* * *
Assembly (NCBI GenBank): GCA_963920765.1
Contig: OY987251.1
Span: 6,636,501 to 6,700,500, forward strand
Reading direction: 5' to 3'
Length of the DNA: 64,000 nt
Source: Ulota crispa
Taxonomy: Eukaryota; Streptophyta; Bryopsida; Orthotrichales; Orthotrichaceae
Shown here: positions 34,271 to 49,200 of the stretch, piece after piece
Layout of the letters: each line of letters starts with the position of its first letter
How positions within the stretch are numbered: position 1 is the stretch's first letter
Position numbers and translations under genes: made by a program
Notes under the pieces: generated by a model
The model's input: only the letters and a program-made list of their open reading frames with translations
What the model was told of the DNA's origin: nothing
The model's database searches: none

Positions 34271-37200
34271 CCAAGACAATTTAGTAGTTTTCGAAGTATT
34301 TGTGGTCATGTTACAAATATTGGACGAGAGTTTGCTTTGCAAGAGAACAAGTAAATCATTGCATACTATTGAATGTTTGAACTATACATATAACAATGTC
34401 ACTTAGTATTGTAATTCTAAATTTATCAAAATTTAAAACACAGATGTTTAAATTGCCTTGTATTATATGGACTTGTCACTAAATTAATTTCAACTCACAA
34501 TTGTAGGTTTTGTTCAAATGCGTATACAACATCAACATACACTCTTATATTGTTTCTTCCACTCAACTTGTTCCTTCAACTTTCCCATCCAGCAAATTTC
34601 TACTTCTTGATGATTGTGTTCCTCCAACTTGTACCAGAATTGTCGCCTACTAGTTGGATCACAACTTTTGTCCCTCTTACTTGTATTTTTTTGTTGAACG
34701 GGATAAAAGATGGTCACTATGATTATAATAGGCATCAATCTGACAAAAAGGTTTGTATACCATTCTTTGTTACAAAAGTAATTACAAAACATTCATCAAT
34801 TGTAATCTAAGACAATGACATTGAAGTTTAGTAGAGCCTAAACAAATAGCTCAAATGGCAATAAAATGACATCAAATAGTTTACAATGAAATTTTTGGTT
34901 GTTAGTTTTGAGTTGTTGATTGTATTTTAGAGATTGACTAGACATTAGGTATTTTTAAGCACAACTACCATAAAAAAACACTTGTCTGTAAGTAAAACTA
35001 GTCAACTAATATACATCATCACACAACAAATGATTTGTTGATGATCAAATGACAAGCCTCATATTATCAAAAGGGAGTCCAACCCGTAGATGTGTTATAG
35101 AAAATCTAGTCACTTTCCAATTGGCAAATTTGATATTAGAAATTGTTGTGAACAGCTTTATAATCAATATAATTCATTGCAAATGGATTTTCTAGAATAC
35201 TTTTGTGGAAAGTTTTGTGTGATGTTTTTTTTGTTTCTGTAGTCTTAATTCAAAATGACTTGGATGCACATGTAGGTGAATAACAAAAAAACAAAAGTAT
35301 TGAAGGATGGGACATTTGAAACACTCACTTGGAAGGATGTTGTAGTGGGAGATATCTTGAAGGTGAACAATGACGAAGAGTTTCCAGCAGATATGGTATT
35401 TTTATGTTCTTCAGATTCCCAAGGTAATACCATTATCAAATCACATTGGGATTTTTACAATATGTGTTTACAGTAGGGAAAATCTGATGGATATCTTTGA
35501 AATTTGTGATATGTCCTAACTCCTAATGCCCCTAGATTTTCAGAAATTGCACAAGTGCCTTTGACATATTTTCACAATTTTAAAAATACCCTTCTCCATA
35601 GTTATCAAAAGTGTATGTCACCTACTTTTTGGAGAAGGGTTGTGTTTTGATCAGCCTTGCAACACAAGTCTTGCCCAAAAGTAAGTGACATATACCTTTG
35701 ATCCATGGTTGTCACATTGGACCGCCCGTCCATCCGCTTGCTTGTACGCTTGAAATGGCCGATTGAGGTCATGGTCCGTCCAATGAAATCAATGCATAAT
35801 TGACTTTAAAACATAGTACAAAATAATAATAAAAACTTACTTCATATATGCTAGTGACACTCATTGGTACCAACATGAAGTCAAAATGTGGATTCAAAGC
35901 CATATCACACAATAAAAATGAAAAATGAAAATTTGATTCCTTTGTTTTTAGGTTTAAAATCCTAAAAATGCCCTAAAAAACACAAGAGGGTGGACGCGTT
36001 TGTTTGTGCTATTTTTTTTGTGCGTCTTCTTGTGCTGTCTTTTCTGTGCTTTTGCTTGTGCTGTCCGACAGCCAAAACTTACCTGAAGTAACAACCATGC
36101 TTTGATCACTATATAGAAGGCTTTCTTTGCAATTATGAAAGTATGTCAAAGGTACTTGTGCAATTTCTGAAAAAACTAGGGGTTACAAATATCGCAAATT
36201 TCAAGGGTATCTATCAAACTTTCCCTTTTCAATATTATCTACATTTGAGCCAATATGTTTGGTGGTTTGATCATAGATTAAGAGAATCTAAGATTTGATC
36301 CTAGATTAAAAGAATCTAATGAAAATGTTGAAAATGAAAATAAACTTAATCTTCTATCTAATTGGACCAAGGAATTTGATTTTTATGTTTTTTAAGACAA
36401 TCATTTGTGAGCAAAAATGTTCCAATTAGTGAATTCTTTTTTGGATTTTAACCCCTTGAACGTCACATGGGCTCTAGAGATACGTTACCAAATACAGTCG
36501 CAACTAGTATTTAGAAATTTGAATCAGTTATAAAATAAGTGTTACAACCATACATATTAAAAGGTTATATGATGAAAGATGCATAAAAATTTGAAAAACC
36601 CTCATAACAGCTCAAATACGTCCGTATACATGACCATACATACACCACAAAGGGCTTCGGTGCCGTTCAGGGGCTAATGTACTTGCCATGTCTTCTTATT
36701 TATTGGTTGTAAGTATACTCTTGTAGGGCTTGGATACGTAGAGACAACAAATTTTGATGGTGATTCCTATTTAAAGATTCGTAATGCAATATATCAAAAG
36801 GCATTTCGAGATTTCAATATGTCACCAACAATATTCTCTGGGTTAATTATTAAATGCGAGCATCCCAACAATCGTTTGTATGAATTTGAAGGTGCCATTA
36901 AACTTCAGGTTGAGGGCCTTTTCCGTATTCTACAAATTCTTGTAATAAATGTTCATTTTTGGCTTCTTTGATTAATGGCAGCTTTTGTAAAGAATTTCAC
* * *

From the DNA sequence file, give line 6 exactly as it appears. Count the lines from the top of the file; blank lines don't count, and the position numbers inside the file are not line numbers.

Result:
Source: Ulota crispa